Angus Forbes has spent most of his career living in London working on the stock exchange, but in the past few years, his interest in the environment has grown. He was the first director of the Prince’s Rainforest Trust, founded Bankers with Boundaries, and has now published his first book: ‘Global Planet Authority – How We’re About to Save the Biosphere.’
Angus is convinced that in order to protect the biosphere, which he defines as: ‘The entirety of all the organisms on the planet,’ we need a specialist global authority to do the job. His book goes into detail about why this is so important and how he thinks it is possible.
Environment Journal spoke to Angus to find out more.
Can you go into more detail about how you envisage the Global Planet Authority (GPA) working – who will run it?
We are at a point where we are so strong as a race that we find ourselves in an untenable position, we now run a biosphere.
When you internalise this, I think humanity will conclude that we need an authority, a global government to oversee this.
Global concern is just starting, we are just entering the cauldron of a mess, and it’s not going to lighten, it’s game on for the next 30 years.
We are in this new realm called the Anthropocene, and that invites deep thought and consideration into how humanity will play the game going forward.
The construction of the GPA will need to be combed over, its shape and form and the powers we give it, it will need to be written down in a constitutional form.
I envision that there will be seven members of the executive board who will make sure that the guidelines of the GPA are adhered to, then there will be 21 environmental experts, 3 from each zone.
They will be peer-reviewed, not elected, and we will allocate our sovereignty to this constitution.
On paper, you have come up with a solution to the climate crisis, but this will take a long time to implement and with many scientists warning that we are not far from reaching a point of no return, are you optimistic for the future?
Paul Hawkens was asked this question, and he said, if you’re not severely concerned, then you don’t understand the data, and if you’re not hopeful then you don’t understand humanity.
A lot of thought leaders have instructed us through the ages that it doesn’t matter if you’re optimistic or pessimistic, but that you must act as if you’re optimistic.
Or what else we do? If we all give up, burn lots of carbon, then we’re heading for total disaster.
We must be optimistic, work harder and do our very best.
In your book, you place a lot of emphasis on this being a global and collective problem. I think this is great, a lot of media coverage around climate change focuses on individual action, and of course, this is important, but it can also be very frustrating. Can you discuss why it’s so important that we consider this as a global problem?
I couldn’t agree with you more, should we all reduce our carbon footprint, yes of course.
But I think that there’s something deep in the human psyche that is wary of cheating, you look at that bloke down the street, in his diesel car, on the way to the airport and you feel cheated.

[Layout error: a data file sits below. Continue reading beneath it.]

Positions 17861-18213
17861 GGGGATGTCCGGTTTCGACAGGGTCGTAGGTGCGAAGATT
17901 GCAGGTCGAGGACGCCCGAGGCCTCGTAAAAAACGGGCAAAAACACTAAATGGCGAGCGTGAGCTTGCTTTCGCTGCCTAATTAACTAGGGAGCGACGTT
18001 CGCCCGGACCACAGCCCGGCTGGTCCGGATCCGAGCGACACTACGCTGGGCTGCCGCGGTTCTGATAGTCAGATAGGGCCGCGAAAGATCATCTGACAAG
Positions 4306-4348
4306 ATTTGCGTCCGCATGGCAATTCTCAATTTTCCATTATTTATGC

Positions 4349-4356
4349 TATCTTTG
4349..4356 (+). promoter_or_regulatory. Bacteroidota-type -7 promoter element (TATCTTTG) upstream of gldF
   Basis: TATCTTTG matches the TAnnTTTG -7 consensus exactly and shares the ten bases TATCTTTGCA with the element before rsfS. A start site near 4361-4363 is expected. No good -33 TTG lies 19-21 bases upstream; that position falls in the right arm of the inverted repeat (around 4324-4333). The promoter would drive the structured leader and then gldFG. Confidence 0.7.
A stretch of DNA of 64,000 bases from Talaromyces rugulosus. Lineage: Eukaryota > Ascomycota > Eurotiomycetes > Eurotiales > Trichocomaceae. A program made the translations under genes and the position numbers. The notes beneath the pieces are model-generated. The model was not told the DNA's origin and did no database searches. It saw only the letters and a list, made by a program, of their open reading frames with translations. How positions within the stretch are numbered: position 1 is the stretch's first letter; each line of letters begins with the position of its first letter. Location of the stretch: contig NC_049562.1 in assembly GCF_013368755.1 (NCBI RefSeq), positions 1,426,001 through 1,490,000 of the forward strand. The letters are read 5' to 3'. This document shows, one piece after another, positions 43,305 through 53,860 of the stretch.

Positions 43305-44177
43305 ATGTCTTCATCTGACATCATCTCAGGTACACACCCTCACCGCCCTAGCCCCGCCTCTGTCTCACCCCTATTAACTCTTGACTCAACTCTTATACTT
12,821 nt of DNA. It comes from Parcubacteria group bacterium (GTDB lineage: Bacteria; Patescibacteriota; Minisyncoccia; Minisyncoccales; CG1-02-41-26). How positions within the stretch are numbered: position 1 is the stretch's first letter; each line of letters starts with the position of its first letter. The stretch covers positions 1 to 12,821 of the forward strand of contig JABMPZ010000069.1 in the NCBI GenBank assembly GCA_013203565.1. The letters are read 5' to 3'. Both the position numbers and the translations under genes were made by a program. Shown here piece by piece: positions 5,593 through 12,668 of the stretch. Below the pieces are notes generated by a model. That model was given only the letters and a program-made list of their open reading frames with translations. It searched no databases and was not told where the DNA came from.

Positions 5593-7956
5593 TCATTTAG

You feel disenfranchised, you haven’t got the power and the system isn’t right.
And it’s not.
We have out-grown the current government structure, we have to build a bigger mechanism.
We have awareness, we know the statistics and we are told we need to take personal action, but the situation isn’t going to turn around with personal action alone, and that’s what’s going to be discovered, we won’t win.
The whole point of the GPA is that we need to come together globally, but when there is much division in the world do you think it is truly realistic to believe that we can come together to tackle this problem?
I think if you use the word countries, then no.
But, if you use the word populous, then absolutely.
If Pippa, I can talk about you, you’re a young, educated, progressive young woman, well you probably relate more to young, educated progressive young women around the world much more than you do to the old man who lives a street away.
It’s this kind of tribalism that will allow us to come together.
Yes, one can feel isolated, but that’s because of the system, the press and the way we are orientated because we are using our nation-states as the top dog and that is where all of our news comes from.
It’s easy for the press to print about this, but underneath there are tectonic shifts and we are seeing this with the global climate strikes, there is a recognition that there are currently 2.5 billion women and 750 million 13-18-year-old’s online together.
We are more connected than ever before.
I like that you are encouraging young people to be involved in the movement towards a GPA, why do you think this is so important?
In the act of creating a significant human government structure, whether that’s a town or a nation-state, the source of the power is the sovereignty of people coming together on mass.
Historically, young people have always been at the heart of this, so it’s important to invite the young people because the length of their lives ahead of them is far greater than that of the older people.
If we are going to form a GPA, the first-ever global movement, then young people must be there.
But, it’s not going to be the young people alone, it will be a combination, I believe we need to have a few grey hairs combined with the youthful vitality and demand of change from young people.